If you've been following this column for a while, you're no stranger to my feelings on wills. In a nutshell, if you're an adult with a family or assets that you care about, you should have one. In particular, if you have children and have yet to start a will, you're doing your family a major disservice. But what about a legacy plan?
Many people associate the word "legacy" with the wealthy, but the truth is, a legacy plan has very little to do with money. Instead, the focus is on your values and how you would like them played out by future generations.
"In addition to helping folks document practical information that would be appropriate in the aftermath of their death, a legacy plan will also help them document information about who they are and the values and traditions they honor. Those things, at the end of the day, are more important to survivors than a check in the bank," explains Mark Colgan, founder and CEO of Plan Your Legacy.
Legacy planning isn't something we talk about all that often in this business of personal finance, but perhaps it should be. After all, we've all experienced the pain of someone close to us suddenly passing away, leaving lots of loose ends and unanswered questions. Here's how you can make things a bit easier for your loved ones:
Don't delayIt's never too early to put together a legacy plan, something that Colgan himself learned the hard way when his first wife suffered a fatal heart attack at 28. Understandably, people are scared to think about death, so they procrastinate when it comes to planning for it. But waiting isn't going to get you anywhere, and it certainly isn't going to make the prospect of death go away. Instead, why not take care of the unpleasant details now, so you can enjoy life without them hanging over your head? It's worth it, I promise.
BrainstormStart by putting pen to paper. "I encourage people to write down, sometimes in letter form, the things that represent who they are and what they care about," says Alan Pratt, owner of Pratt Legacy Advisors in Washington State. That could mean the charities you contribute to, information about how you'd like funeral services to be handled, the traditions you'd like to see your family carry on, or all of the above. Think about all the information you'd like to have —apart from a legal will — if a close friend or family member suddenly passed away. The idea is to answer any questions before they have to be asked.
Get helpYou could do this on your own (Colgan offers a free guide at planyourlegacy.com/getstarted), but if you have the means, it's worth it to enlist the help of a professional. The process can usually be done in a single afternoon, says Colgan, and a legacy planner will walk you through each step so that nothing is overlooked.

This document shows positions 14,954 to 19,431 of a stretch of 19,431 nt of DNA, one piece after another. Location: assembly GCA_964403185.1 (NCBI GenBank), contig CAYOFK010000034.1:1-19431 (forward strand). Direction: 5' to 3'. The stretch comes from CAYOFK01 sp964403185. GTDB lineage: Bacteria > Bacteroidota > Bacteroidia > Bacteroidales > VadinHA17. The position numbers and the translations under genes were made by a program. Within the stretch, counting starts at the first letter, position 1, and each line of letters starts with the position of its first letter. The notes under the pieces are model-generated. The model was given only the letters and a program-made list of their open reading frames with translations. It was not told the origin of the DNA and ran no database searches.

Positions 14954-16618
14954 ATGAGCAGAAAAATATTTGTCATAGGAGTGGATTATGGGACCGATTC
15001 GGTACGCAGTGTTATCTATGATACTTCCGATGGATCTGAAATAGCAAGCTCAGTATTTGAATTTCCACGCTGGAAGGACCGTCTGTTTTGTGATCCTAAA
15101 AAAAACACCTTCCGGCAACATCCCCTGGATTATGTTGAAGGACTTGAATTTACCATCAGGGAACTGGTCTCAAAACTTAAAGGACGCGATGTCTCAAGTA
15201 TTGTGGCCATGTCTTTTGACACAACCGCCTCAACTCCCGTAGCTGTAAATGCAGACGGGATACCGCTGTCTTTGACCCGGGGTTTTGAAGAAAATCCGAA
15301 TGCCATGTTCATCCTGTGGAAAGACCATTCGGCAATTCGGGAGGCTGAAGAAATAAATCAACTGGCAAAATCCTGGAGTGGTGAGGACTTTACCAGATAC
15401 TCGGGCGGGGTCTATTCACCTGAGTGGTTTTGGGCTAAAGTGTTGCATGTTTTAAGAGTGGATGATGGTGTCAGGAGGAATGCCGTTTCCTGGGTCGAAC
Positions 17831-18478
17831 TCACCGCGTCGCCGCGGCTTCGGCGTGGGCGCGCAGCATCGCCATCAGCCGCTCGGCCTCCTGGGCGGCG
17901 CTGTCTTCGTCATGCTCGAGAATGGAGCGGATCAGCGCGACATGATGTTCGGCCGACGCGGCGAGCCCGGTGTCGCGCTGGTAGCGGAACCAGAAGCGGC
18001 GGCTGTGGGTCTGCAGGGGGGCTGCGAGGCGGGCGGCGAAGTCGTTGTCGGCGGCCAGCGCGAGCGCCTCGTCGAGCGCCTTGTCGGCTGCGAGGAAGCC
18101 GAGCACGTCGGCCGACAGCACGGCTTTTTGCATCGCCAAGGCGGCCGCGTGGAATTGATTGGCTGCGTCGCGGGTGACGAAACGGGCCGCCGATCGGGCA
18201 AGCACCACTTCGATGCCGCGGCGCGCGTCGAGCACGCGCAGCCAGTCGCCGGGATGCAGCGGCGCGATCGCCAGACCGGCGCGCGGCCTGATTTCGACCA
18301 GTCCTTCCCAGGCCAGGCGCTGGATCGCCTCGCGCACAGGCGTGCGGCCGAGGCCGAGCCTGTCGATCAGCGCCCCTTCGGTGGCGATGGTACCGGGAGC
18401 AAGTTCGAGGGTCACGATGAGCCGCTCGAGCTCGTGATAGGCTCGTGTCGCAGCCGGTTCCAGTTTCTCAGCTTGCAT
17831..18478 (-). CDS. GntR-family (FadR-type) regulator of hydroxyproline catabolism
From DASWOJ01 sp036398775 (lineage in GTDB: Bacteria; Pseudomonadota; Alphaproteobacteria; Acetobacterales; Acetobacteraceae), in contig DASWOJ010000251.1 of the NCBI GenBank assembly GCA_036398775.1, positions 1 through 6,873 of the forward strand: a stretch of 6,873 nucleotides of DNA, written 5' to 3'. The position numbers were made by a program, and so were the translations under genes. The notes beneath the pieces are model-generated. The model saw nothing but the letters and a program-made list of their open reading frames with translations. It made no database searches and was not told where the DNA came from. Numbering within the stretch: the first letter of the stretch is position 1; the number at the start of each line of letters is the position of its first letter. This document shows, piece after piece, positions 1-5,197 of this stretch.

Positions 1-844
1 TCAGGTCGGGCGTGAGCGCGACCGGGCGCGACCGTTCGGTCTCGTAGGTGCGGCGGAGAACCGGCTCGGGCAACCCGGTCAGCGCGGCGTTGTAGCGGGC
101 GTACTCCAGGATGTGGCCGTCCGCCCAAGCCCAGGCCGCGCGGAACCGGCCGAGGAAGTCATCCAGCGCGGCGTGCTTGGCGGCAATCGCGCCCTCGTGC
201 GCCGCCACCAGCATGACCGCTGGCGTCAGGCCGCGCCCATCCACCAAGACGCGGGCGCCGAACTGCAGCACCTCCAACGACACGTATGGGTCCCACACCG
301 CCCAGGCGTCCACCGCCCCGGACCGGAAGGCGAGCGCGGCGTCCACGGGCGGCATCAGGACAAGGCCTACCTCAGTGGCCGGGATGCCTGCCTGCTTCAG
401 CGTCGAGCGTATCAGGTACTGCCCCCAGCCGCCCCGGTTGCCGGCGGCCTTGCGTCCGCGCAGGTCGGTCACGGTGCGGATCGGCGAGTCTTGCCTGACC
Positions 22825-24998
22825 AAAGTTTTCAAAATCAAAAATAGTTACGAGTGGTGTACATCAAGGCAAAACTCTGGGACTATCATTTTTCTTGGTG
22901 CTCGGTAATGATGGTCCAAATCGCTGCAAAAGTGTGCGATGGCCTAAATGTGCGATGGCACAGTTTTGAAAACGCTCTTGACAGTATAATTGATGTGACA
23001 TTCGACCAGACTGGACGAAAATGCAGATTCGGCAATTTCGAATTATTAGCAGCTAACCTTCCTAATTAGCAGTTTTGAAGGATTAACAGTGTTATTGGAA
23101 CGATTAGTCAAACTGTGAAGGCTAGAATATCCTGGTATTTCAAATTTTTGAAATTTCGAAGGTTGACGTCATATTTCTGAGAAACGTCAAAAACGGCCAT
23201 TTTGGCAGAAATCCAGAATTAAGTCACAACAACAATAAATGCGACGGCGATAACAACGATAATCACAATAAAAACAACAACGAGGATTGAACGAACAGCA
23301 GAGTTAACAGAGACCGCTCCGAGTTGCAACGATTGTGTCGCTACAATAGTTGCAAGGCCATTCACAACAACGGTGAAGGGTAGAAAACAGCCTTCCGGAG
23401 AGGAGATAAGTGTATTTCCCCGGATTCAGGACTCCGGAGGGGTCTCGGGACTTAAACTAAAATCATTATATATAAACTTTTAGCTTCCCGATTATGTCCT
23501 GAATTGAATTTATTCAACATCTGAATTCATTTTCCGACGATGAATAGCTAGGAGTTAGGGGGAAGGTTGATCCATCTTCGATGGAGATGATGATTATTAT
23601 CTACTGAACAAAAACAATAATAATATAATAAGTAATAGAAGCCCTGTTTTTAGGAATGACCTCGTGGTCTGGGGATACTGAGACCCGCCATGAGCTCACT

You'll probably start by answering some questions, many of which will seem a little random — things like your favorite childhood memory, or how you met your spouse. By doing this, you're giving background information for your survivors, so they'll not only know what kind of causes you support, but why. Then you'll be able to make a journal of vital information, which Colgan says includes everything from your personal family history to instructions on how you want your children to be raised and how your pets should be cared for. "Basically, this is all the details other folks are going to need after you've passed on, so that they can move forward," he explains.
And don't be afraid to add some extras. Colgan recommends including is a wish list. If you caught Jack Nicholson and Morgan Freeman in last year's movie "The Bucket List," you know what this is: A list of things you want to accomplish in your life. Another possible inclusion is personal messages to friends and family.
Take advantage nowPutting together the plan not only helps your survivors, it's also a great way to remind yourself of your values and priorities. These days, we're so busy that it's easy to get off track, and this process is a great opportunity to get back on. "We really try and focus on allowing people to uncover through questioning what they care about, so that they can take actions in their lifetime with their time and money to have their legacy reflect who they are," Platt says. If the process reminds you of a cause you've been meaning to support, or a characteristic you value in others but haven't necessarily been living up to yourself, that's all the better.
PrioritizeThis is not a will, nor is it a substitute for one. In fact, it isn't a legal document. That means that even if you put together a legacy plan, you still need an estate plan, including a will, a power of attorney and a healthcare proxy. They go hand in hand, but if you don't have the money or the time right now to do it all, the estate plan comes first. Once everything is completed, be sure to check in every few years and make any necessary changes or updates, particularly after a major milestone.
Jean Chatzky is an editor-at-large at Money Magazine and serves as AOL’s official Money Coach. She is the personal finance editor for NBC’s TODAY Show and is also a columnist for Life Magazine. She is the author of four books, including 2004’s “Pay it Down! From Debt to Wealth on $10 a Day” (Portfolio). To find out more, visit her Web site, .